Augusta Maine January 25. 1819
The circular enclosed regards a subject which has several times within forty years past been bro’t before the public
I have taken the liberty to transmit this paper to you, with a few lines on the same subject
Government being a contrivance of human Wisdom, to provide for human Wants permit me to ask will a separate state Governt. for Maine enable its Inhabitants the better to provide for their wants
The Science of constituting a comn Wealth of renovating it; or of reforming it; like other Experimental Science, practical in itself & intended for practical purposes, requires Experience & all the experience that man can gain in his whole life, It Seems therefore desirable that advice Should be resorted to, and if posible obtained from those who have had the Experience of a long life, & who have been justly renowned for their wisdom, their virtues, their moderation and distinguished public Services—considering that rights & theories metaphysically true; may prove morally & politically false, and upon so grave a question—shall Maine seperate from Massts: I should feel peculiarly gratified to know your opinion
There exists in the minds of the people here a well grounded confidence, in the Event of a seperation, that Maine will continue to reverence our civil & religious institutions so long enjoyed, they will be respected from choice as well as from the principle upon which Nature teaches us to revere a Man on account of his Age & Virtues, & on account of those from whom he was descended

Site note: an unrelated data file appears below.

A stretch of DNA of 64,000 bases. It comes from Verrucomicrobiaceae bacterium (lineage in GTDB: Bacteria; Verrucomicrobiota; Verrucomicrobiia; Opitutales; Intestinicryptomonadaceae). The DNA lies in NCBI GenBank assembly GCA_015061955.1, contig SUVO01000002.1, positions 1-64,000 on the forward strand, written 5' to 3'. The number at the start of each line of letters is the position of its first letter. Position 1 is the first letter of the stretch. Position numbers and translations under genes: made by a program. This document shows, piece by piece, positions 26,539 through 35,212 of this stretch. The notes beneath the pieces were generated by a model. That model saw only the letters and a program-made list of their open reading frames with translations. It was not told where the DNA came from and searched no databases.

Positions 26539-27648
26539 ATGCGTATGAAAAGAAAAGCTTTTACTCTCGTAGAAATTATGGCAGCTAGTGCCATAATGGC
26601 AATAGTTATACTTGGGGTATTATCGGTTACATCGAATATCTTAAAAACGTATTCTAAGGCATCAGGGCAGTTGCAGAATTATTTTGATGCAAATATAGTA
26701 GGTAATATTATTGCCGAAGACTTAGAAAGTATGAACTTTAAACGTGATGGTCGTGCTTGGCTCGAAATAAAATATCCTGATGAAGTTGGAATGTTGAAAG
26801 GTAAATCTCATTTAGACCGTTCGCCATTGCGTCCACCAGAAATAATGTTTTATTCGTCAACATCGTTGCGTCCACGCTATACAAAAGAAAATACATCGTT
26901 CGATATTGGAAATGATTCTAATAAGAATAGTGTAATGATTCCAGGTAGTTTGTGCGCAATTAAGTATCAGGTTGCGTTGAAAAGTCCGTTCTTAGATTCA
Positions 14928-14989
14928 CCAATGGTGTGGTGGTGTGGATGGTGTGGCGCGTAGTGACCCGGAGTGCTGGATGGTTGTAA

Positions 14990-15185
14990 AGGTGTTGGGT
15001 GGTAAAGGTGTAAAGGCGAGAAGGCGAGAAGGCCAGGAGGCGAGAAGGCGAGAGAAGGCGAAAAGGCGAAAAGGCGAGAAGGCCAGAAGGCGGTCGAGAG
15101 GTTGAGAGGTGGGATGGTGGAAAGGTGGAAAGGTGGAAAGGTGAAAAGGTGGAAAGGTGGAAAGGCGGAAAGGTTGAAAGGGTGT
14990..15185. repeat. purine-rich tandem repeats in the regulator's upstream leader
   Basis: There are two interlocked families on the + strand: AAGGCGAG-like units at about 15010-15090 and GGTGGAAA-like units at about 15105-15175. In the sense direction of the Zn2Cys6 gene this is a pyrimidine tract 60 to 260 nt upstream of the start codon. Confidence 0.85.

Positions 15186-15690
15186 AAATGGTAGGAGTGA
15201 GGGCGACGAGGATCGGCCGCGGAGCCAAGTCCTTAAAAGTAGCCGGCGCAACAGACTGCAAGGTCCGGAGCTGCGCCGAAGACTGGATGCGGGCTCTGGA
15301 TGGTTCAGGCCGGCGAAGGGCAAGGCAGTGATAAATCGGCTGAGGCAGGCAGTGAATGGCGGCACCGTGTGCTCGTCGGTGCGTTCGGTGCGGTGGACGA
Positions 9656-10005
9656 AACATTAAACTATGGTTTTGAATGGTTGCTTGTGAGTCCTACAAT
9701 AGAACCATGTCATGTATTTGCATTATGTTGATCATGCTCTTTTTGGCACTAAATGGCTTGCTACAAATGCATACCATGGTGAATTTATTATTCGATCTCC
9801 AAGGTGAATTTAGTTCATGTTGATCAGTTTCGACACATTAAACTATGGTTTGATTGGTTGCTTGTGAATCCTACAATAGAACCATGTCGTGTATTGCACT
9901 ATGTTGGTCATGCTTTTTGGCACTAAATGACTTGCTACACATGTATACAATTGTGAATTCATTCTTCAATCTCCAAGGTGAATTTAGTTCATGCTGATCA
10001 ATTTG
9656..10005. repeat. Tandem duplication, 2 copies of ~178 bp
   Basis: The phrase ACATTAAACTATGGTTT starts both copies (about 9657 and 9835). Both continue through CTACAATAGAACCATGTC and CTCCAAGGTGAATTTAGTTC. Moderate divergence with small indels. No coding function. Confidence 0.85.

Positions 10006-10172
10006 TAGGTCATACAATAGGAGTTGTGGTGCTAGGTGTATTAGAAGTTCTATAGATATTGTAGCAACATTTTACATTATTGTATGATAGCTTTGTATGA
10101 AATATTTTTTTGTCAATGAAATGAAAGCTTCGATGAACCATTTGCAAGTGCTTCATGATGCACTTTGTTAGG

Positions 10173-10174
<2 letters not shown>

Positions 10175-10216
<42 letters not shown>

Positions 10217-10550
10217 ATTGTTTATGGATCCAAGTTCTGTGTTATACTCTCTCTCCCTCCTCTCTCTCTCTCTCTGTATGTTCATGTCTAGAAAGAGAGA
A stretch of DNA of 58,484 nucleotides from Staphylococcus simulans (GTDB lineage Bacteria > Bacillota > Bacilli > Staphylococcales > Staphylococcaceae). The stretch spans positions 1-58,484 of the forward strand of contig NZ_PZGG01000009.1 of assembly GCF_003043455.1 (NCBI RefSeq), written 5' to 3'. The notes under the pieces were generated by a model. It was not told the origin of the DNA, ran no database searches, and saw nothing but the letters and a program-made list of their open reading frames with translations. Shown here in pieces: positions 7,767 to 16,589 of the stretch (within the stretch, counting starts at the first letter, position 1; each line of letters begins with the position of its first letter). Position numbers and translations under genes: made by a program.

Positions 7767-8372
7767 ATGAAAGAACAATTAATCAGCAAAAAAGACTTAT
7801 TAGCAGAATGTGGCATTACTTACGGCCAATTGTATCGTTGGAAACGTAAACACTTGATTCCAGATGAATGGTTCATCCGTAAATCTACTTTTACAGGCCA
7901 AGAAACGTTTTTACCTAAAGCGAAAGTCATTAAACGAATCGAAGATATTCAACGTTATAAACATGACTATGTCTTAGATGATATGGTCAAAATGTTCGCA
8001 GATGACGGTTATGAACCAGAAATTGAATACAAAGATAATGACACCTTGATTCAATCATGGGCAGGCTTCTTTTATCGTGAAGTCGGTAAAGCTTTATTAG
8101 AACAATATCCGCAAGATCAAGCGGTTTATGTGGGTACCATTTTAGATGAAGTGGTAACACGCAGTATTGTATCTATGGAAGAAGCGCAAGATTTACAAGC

From the fostering care of Massachusetts—Maine tho remote, hath enjoyed many advantages, during a long connection,
but the period has arrived when the public Voice by a majority of votes in Maine, hath more than intimated an opinion that a Government Established within the Teritory amongst themselves, would be better able for to consult, & to promote, the interest the growth, & the welfare of the state
The census of 1790 was 96540—of 1800 was 150896—of 1818 was 228405—and estimated 1820 will be 300000—
Be pleased to excuse the trouble this may give you, and to accept friendly Salutations from Sir, / Your Obedt & hum. Servt.
PS. My right arm & hand have become infected—hope that you will be able to read it. D C
MHi: Adams Papers.